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About basic topology questions

  1. Mar 25, 2012 #1
    i have one simple question

    if we a consider subsets of R^2 which are: a finite set and set of all integers,
    then aren't a finite set and set of all integers not closed? For instance for set of all integers, it do not have any limit points. thus by definition of closed (E is closed if all limit points of E are points of E) the set is not closed. Or did i do something wrong?
     
  2. jcsd
  3. Mar 25, 2012 #2
    Yes, but the sequence which would converge to certain limit in E point need to be composed from points that are in E. So the sequences you need to consider are composed entirely of integers.
     
  4. Mar 25, 2012 #3
    If a set has no limit points, then it is vacuously true that all of the limit points are in the set, so the set is closed.
     
  5. Mar 25, 2012 #4
    Sorry but could you tell me further about 'vacuously true'? I have never encountered that word. Thank you.
     
  6. Mar 25, 2012 #5
    It means the statement is true because it doesn't actually say anything. If P is any property whatsoever, it is vacuously true that [itex]\forall x \in \emptyset, P(x)[/itex]. The reason why this statement is true is usually illustrated by looking at its negation -- if it were not true, then there would be some x in the empty set for which P(x) does not hold. But that is impossible, since there are no x in the empty set.

    As applied to this particular problem, if E is a set with no limit points, then E will be closed, because for E not to be closed, there would have to be a limit point of E which is not in E. But there are no limit points of E, in E or otherwise. So E is closed.
     
  7. Mar 25, 2012 #6
    Citan.......nice try.

    I cannot tell much about limit points and stuff.....but i can tell about elementary mathematical logic...Ha.

    I just took about 15 minutes typing slowly to show you why you cannot use 'that reasoning' here...

    but when i hit 'submit reply'.....guess what.....Yeap....i lost all my hard work...i wasn't connected.....typing is slow and quite frustrating for me.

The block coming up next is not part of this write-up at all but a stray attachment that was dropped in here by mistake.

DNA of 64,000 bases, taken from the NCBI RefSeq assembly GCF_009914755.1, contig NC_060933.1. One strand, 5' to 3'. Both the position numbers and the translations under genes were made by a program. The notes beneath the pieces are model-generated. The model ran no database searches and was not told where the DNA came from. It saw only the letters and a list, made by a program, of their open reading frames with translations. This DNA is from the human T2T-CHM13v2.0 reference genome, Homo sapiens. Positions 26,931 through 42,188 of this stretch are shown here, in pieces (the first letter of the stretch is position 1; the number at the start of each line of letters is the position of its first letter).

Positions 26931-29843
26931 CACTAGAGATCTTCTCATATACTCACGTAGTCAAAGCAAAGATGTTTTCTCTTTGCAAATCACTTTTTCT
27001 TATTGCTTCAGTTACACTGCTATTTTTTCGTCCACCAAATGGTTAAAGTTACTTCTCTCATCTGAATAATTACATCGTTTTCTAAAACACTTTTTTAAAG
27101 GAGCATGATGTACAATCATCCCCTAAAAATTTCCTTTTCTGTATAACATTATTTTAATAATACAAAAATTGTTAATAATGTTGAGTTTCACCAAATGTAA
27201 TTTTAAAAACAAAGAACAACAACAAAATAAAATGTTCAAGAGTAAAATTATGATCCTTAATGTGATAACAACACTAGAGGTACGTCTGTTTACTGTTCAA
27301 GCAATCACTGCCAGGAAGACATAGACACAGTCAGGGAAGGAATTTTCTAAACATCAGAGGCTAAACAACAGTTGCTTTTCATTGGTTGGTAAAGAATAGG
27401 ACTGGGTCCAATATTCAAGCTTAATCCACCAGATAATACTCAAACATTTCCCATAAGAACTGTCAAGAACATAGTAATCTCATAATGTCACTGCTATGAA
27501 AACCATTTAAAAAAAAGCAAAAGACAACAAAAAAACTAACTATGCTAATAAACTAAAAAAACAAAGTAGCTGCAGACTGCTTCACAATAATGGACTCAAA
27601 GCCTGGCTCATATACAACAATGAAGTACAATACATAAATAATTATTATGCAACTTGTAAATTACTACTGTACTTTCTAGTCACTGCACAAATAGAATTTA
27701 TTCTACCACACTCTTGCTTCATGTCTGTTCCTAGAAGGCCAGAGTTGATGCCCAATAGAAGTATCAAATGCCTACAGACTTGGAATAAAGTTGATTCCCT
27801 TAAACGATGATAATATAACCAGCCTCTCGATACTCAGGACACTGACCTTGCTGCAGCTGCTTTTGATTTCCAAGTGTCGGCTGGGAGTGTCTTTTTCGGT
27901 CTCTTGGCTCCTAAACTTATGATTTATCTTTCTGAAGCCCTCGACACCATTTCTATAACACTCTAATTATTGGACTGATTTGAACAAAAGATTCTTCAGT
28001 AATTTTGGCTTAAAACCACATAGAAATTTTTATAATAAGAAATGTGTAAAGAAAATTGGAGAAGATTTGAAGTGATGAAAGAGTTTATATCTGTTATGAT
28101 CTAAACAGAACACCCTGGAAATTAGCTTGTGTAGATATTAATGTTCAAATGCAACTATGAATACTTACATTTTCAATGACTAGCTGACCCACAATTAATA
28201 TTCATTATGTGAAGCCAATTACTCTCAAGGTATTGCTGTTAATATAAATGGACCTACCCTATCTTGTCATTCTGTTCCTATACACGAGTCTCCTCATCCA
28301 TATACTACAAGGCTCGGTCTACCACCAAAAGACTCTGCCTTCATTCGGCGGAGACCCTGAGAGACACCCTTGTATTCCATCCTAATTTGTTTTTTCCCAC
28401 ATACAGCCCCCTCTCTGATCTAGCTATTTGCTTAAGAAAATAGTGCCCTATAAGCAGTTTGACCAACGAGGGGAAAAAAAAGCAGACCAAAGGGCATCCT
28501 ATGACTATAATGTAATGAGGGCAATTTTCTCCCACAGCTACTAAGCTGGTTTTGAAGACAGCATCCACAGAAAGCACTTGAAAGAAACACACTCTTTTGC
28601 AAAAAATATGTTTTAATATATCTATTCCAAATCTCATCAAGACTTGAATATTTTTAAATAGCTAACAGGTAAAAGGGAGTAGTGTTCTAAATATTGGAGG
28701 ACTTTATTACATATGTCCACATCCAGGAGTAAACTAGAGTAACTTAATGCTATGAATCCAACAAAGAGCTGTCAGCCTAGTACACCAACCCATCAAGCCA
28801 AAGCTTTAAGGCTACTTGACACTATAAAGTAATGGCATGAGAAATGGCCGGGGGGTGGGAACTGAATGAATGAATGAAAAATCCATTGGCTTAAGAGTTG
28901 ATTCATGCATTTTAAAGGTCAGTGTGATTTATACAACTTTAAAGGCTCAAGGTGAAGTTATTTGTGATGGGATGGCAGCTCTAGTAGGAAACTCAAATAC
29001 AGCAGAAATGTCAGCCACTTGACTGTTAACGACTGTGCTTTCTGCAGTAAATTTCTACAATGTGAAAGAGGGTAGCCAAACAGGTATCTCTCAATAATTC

I'll retype the situation again tomorrow.
     
  8. Mar 26, 2012 #7
    The complement of the integers in R^2 is an open set. So is the complement of a finite set.
     
  9. Mar 26, 2012 #8
    Again i just lost about 20min worth of hard typing.

    i was connected when i started typing and by the time i had finished guess what?

    i wasn't connected any more.
     
  10. Mar 26, 2012 #9
    So i'll do an injustice to my post by just saying.

    Citan is correct by a Mathematical convention about the use of the null set.

    But, in Logic this convention's use is quite stricter.....i.e....many things have to be satisfied before it can be used...unlike as in Mathematics.

    Example...P(x) has to be a logically valid formula.

    ...etc...



    In Logic the convention says that:

    every interpretation of a formal language is a model of the empty set.


    Sorry for the Philosophy Detour guys.
    Frege...Russell and The Boys...Ha.
     
    Last edited: Mar 26, 2012
  11. Mar 26, 2012 #10
    When you type a long post into a web form (on this or any other site), do a Copy before hitting Submit. That way when something goes wrong, you still have your post. After a while this will become second nature.
     
  12. Mar 26, 2012 #11

    Huh?? Vacuous truths are also "allowed" in "regular logic".. What is so philosophical about this?
     
  13. Mar 27, 2012 #12
    No, i wasn't using philosophical to describe 'vacuous truths.

    I was using philosophical to describe what many many (almost all) modern mathematicians call Logic.


    ...i wonder if the Intuitionist 'believes in' the convention of vacuous truth.....i wouldn't be surprised if they don't...ha.
     
  14. Mar 27, 2012 #13
    Oh yeah!

    Thanks for reminding me that we can copy & paste, Steve.

    I forgot about that.

    Fancy that.
     
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